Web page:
It's clear that departments hire teaching assistants (and the administration provides funds for these hires) on the basis of how many courses they need to offer. This runs counter to the claim that grads are hired on the basis of their own educational needs, as administration lawyers alleged in their case against the GEO.
Graduate employees are clearly central to the University's educational mission. And, with the decline in the number of teaching faculty on campus, teaching assistants have become even more central to the University's mission of undergraduate education. The administration's line that our employment has nothing to do with the economics of undergraduate education is clearly a lie. The booming labor market for teaching assistants this fall signals what we as employees have always known: the administration needs us because we do the work of the University.
More importantly, and beyond the specifics of the case at my school, this temporarily booming market in underpaid, temporary positions signals universities' more longstanding and structural reliance on temporary labor in the form of graduate employees and visiting instructors. Though undergraduate and graduate students alike are promised an increase in the number of available professorships in coming years, the fact remains that at present a significant number of graduate students and unemployed PhDs are ipso facto treated as a surplus labor force by their institutions. This appears to be an era of receding paternalism, where educational institutions retain the rhetoric of apprenticeship and the medieval guild while behaving like temporary agencies when staffing their classrooms.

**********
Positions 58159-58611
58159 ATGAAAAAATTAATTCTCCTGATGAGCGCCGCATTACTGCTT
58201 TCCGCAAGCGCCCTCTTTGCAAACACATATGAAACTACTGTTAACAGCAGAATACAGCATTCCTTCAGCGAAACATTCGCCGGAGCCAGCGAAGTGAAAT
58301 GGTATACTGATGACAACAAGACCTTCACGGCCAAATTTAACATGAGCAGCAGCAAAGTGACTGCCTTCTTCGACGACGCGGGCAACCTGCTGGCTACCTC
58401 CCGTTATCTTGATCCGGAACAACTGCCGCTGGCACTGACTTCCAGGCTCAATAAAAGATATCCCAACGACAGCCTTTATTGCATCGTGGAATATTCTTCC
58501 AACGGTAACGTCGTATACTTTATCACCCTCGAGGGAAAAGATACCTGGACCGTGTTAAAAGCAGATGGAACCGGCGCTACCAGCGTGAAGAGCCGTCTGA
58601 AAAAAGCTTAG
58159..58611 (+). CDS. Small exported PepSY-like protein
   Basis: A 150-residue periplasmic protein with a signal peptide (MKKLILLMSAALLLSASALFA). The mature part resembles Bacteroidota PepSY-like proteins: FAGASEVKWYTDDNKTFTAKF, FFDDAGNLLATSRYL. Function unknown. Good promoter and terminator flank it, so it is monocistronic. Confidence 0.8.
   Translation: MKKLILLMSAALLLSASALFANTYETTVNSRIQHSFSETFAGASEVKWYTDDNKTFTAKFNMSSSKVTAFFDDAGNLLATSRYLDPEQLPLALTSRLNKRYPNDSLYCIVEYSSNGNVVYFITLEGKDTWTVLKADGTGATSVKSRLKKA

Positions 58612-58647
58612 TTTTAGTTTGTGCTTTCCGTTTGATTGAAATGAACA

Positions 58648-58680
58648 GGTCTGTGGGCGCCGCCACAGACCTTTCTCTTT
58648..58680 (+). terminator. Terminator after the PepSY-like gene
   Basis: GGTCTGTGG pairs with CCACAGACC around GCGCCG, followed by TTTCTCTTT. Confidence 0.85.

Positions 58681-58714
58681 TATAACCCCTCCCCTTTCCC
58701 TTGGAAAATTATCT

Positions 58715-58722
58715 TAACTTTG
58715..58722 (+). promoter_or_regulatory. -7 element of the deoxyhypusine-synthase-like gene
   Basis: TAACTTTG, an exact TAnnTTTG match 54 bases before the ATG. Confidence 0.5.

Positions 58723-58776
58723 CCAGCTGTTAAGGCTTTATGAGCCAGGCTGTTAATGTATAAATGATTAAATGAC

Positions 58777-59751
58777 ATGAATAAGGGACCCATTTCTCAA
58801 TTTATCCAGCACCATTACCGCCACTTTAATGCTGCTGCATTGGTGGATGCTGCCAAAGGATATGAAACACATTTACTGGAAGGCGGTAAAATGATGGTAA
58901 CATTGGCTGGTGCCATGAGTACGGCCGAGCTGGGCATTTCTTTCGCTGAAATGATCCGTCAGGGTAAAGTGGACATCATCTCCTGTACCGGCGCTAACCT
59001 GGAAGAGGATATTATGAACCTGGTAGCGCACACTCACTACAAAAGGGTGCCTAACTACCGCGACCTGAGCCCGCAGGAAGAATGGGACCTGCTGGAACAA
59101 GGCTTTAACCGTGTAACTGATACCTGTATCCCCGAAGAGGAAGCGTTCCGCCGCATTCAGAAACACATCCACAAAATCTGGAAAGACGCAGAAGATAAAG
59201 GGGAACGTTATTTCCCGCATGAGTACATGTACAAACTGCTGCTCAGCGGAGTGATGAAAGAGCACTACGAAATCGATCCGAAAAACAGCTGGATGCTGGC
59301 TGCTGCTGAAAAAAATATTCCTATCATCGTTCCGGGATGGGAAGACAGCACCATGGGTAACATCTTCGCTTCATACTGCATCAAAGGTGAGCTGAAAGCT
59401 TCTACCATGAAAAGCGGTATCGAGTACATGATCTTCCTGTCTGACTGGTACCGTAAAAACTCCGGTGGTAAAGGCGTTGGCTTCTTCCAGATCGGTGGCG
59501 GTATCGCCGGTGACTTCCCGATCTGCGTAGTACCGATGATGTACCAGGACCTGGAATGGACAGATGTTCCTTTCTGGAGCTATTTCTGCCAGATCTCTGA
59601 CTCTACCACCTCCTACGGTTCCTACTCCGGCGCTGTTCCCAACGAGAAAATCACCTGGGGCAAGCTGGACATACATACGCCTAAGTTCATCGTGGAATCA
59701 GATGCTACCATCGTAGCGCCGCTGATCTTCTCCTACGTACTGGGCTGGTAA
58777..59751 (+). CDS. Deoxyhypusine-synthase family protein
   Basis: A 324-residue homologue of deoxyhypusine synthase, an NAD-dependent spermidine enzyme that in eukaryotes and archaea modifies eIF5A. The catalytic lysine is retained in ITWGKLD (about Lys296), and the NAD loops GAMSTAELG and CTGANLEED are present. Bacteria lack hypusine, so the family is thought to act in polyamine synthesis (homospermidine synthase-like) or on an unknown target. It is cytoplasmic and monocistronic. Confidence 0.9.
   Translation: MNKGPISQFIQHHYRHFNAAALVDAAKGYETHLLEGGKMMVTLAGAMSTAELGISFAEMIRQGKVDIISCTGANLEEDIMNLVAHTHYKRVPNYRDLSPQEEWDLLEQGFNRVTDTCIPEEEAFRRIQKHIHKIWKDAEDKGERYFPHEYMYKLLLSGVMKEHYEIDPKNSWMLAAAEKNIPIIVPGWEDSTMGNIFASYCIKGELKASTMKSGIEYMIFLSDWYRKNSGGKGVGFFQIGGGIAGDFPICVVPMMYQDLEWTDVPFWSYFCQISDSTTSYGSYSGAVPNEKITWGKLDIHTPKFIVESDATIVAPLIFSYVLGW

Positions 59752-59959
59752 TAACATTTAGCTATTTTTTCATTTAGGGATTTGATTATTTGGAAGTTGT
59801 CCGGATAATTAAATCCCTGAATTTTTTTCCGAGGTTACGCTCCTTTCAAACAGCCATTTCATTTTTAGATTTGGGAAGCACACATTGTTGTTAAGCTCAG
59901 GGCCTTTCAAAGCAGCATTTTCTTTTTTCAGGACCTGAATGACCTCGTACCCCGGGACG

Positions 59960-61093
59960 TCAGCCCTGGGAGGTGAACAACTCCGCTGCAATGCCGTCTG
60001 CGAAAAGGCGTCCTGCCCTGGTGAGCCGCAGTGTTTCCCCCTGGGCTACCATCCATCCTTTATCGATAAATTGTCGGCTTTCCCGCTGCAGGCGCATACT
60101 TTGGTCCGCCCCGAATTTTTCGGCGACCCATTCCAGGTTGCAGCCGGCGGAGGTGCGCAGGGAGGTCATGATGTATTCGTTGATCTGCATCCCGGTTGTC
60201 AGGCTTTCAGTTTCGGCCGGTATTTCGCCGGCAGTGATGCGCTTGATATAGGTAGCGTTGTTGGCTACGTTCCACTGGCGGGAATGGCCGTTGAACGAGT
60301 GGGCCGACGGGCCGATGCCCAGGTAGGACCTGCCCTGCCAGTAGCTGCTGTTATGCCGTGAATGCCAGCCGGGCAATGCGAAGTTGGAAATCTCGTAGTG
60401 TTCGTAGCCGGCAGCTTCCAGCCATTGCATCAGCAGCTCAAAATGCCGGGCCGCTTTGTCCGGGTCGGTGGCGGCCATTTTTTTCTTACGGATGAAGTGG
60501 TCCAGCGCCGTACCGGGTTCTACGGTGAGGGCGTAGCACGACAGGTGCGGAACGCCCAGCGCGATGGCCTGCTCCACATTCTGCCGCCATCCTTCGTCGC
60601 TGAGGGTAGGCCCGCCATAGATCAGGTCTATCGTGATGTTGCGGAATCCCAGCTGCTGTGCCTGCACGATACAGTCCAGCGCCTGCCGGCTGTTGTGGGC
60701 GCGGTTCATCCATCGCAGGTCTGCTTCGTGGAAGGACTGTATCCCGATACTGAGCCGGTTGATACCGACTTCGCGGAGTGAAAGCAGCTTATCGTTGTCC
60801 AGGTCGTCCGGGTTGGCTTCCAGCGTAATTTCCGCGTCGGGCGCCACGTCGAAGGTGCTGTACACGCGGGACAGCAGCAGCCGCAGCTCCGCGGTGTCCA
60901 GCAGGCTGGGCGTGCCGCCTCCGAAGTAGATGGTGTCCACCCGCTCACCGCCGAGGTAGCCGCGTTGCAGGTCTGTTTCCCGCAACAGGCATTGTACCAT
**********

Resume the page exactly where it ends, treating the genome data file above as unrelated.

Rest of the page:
The solution to this problem is a simple matter of honesty. Educational institutions need to recognize when they are using people like employees and give those people the same benefits other employees already have. Part-timers and graduate employees deserve a basic benefits package and a living wage. Universities should take their rhetoric of shared governance and collegiality seriously enough to allow for shared governance in the workplace: real collective bargaining. This would send a message to employees that universities value the work they do, that graduate employees and part-timers are already professionals. It would also send a message to undergraduates and their parents that universities understand undergraduate education as something more than a source of revenue and a training ground for teachers.
For further reading:
Jo Thomas, "At State U, No Room at the Dorm for the Invited But Not Expected," The New York Times (Tuesday, 8 September 1998), p. A1. Cary Nelson, ed.,
Will Teach for Food: Academic Labor in Crisis (Minneapolis: University of Minnesota Press, 1997).
Jonathan Sterne adapted this piece from an article he wrote for The Organizer, the official newspaper of the Graduate Employees' Organization at the University of Illinois. He has been active in GEO since 1994 and after serving twice as its parliamentarian and twice as co-editor of its newspaper is enjoying the status of rank-and-file member. He is about to finish a Ph.D. in Communications Research, and can be reached at firstname.lastname@example.org.